Modern football fans have grown up seeing competitions such as the Champions League and the World Cup with the same format time and time again, and I can quite confidently say I’ve never heard anyone complain about them or advocate for their change or improvement.
So why are both FIFA and UEFA drastically changing the competition formats of the World Cup and the Champions League, and what questions do these changes raise about the essence of the game?
The World Cup is expanding from 32 to 48 teams, reorganising into 12 groups of four. Additional slots are distributed among continents, whilst the top two teams from each group, along with the eight best third placed teams, advance to the knockout stage.
Conversely, the Champions League abandons the group stage entirely for a single league of 36 teams, each side playing eight matches against different opponents. The top eight teams advance directly to the last 16, while those placed 9th to 24th engage in a playoff round.
It’s no surprise that financial gains are a driving force behind these changes, with a projected $1 billion increase in income, and $640 million in additional profit for the World Cup.
FIFA President Gianni Infantino says the money will be reinvested in football: “Increasing the size of teams which can participate will increase the investment in football development, to make sure that the teams can qualify”. Although doubts linger due to the vagueness of the statement (i.e., who’s the money actually going to, and is it in responsible hands) and FIFA’s history of corruption. Similarly, UEFA President Aleksander Ceferin cites improved competitive balance and increased revenues for the Champions League, aligning with a broader trend of prioritising financial interests over the purity of the game.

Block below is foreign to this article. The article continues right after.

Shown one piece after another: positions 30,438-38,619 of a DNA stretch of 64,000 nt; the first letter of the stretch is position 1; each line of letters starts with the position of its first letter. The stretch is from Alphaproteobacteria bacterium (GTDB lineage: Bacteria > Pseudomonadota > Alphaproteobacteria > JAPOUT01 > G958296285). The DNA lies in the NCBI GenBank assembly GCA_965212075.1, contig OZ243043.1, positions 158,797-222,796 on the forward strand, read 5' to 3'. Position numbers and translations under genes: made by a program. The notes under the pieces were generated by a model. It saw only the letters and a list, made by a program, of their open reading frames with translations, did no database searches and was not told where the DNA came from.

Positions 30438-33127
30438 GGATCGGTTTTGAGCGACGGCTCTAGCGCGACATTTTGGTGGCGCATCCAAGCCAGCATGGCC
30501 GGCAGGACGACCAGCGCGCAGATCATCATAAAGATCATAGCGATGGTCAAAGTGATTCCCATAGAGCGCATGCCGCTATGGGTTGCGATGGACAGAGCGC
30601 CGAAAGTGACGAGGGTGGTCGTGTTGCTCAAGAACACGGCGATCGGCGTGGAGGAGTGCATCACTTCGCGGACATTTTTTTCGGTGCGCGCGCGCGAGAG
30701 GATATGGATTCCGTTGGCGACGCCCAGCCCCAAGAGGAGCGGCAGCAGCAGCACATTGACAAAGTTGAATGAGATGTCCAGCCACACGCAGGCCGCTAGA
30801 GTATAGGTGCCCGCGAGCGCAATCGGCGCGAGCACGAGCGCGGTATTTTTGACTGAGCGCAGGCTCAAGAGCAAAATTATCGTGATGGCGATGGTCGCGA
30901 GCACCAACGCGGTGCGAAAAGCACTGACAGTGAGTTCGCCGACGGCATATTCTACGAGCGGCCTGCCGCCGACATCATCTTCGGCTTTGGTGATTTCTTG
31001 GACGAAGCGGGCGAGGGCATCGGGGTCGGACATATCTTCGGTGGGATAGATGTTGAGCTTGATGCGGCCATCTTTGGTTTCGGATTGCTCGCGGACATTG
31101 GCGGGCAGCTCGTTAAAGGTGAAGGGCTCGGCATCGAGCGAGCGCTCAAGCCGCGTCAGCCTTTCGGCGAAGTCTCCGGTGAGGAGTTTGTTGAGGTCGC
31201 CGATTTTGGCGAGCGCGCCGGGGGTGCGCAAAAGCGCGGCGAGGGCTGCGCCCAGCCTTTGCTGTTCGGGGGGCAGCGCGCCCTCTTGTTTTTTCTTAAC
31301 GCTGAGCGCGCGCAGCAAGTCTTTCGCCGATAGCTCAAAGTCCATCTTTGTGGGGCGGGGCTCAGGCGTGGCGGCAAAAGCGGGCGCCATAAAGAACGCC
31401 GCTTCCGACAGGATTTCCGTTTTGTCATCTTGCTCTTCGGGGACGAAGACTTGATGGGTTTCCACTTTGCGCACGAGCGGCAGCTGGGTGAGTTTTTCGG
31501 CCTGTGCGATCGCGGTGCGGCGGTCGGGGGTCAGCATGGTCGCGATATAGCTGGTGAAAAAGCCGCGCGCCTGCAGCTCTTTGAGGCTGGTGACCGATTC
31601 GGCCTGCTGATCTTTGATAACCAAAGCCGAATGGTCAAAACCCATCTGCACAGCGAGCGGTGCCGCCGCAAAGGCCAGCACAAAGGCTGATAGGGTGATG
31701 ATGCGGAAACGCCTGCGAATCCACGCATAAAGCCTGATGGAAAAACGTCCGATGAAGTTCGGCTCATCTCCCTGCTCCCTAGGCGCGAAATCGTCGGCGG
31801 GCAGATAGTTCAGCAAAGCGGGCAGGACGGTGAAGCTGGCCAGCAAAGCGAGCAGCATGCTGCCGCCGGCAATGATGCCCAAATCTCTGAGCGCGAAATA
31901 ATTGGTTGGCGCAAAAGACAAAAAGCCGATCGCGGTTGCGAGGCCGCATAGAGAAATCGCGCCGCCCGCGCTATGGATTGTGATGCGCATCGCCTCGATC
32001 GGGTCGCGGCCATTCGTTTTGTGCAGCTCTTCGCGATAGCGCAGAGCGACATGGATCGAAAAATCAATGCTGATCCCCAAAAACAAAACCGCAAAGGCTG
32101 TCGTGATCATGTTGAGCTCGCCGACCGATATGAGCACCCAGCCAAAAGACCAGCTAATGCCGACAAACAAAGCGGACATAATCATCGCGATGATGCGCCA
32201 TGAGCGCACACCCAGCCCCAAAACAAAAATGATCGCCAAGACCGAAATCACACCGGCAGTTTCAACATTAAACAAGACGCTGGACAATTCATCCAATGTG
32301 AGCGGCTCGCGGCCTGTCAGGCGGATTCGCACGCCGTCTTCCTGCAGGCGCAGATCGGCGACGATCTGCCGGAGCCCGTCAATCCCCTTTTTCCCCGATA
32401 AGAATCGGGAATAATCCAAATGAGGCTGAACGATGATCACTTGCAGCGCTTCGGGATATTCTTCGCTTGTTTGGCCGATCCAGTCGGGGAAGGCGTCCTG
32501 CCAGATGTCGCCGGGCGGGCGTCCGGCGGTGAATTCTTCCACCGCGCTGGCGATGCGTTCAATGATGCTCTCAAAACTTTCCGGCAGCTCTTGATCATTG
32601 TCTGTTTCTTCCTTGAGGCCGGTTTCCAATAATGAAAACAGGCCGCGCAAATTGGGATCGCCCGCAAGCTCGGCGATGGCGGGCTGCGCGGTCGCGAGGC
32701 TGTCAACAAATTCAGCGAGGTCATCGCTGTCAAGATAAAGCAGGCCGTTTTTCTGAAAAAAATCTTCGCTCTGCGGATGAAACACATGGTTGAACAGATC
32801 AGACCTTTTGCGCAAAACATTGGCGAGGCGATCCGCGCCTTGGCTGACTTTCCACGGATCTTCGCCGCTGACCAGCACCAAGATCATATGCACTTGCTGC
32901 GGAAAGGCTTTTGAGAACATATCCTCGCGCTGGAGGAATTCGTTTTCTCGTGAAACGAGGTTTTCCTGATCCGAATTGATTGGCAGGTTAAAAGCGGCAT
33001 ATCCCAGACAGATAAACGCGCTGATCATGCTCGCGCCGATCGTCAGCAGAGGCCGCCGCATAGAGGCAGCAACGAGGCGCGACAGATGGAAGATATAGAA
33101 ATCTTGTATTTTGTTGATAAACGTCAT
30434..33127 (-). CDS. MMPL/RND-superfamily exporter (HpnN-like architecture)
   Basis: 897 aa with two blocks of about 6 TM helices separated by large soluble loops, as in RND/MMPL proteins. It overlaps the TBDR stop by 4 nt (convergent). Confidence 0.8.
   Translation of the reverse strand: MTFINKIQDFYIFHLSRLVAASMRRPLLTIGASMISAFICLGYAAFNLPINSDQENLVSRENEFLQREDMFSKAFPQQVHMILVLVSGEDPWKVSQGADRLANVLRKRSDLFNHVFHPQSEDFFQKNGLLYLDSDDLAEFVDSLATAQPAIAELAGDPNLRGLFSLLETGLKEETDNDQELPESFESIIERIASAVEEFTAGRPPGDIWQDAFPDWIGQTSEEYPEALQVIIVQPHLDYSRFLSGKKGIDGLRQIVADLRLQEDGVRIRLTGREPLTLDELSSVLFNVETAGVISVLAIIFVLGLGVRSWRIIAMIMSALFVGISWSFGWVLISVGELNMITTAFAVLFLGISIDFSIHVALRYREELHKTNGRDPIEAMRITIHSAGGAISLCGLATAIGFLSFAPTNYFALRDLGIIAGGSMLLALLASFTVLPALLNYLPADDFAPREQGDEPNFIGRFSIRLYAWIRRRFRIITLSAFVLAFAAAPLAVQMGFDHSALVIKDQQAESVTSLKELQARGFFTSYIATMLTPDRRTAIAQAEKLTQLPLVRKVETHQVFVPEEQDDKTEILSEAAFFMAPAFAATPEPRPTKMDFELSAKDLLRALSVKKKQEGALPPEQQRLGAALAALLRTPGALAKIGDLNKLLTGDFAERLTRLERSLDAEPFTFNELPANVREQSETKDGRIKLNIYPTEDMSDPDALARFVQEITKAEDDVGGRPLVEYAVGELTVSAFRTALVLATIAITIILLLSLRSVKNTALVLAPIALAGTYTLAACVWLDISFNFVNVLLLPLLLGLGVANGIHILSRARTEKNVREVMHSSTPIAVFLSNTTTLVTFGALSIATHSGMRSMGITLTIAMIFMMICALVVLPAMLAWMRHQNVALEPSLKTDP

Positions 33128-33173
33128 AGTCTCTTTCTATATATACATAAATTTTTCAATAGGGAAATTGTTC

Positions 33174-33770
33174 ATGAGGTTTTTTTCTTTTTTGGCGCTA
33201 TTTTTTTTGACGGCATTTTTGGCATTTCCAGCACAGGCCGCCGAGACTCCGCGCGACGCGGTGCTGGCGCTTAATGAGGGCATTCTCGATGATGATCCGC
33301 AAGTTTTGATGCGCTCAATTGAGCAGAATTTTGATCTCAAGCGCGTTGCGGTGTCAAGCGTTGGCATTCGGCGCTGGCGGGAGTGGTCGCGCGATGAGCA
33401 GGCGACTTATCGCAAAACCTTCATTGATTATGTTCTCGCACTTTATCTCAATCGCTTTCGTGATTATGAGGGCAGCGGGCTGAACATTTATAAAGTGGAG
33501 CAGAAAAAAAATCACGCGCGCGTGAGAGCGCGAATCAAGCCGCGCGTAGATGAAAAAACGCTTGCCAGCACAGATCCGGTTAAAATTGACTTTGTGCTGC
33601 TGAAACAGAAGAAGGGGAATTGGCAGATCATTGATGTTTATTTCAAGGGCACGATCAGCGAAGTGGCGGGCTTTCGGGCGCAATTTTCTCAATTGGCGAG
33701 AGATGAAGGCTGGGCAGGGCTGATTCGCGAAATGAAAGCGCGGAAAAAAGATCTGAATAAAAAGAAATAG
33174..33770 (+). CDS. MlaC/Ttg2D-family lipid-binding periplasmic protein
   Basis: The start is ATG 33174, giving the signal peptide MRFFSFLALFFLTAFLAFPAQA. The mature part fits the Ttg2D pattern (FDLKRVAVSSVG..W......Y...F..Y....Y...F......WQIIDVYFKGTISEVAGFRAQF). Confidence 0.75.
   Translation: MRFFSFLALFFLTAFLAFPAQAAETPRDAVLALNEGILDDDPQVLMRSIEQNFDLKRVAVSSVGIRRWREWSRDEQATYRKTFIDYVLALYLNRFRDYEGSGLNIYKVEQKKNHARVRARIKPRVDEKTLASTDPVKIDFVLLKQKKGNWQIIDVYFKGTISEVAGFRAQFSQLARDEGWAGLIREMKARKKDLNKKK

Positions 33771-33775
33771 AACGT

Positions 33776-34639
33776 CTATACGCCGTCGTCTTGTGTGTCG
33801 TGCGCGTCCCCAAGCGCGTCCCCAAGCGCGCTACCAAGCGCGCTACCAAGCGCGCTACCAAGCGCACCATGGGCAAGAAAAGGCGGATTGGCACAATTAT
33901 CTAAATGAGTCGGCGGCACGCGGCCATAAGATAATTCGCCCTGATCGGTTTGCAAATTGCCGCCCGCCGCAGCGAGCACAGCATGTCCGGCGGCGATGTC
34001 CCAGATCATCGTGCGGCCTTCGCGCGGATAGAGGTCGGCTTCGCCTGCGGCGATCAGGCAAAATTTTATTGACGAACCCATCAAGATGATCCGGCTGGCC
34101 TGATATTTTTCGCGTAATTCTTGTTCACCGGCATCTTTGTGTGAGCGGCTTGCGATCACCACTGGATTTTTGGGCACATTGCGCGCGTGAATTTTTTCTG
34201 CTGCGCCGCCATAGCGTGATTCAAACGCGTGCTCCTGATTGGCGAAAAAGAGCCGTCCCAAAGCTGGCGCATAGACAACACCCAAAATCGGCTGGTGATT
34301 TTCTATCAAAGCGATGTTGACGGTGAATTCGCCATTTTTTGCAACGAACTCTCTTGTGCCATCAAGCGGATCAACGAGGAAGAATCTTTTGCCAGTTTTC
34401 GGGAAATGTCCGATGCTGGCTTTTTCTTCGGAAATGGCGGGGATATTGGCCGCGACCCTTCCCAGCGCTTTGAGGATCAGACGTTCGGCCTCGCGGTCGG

From an entertainment perspective, there are two main problems. Firstly, it now seems virtually impossible for so-called ‘giant killings’ to occur. This is mainly due to the dilution of competition and number of games played, especially in the World Cup. There’s next to no chance that one of the big nations will get knocked out in the group stages, simply because the minimum number of points you need to progress is less, and the standard of opposition is weaker, due to 16 more nations being allowed to enter.
The financial motivations of FIFA and UEFA are evident. Longer stays for top teams translate to increased viewership and, consequently, more revenue. Yet the evident disregard for the fans’ enjoyment and the unpredictability of the game raises questions about the values driving football’s governing bodies. Can you ever see Brazil finishing rock bottom of their World Cup group with opponents such as Tanzania and Lebanon, or Real Madrid finishing lower than 24th in a 36-team league? I’m not too sure.
There’s clear proof that quantity is prioritised over quality too, especially when you consider how many games the players now have to play, and how tough it will be for them to be at peak physical fitness for all of them.
Those playing in Europe will now have to play twice a week, most weeks for a whole season, and if the World Cup is on, they’ll have to travel earlier due to it now being a bigger tournament. This leaves them with less rest time despite having an even more action-packed season, completely disregarding the fact that injuries have already been exponentially increasing in recent seasons. This season in the Premier League there has been an increase of about 96% for hamstring injuries (the most common injury for footballers) compared to the last campaign, with 53 incidents – 26 more than during 2022-23, despite being less than a third of the way into the season.
In summary, the recent alterations to football tournament formats raise fundamental questions about the direction of the sport. The balance between tradition, entertainment, and financial interests appears precarious, with potential consequences for the quality of competition, the thrill of the game, and the health of the players. As football navigates this evolving landscape, the phrase ‘football: made by the poor, stolen by the rich’ becomes increasingly reflective of the current state, as decisions by governing bodies seem detached from the values that make football what it is to those who matter the most: the fans.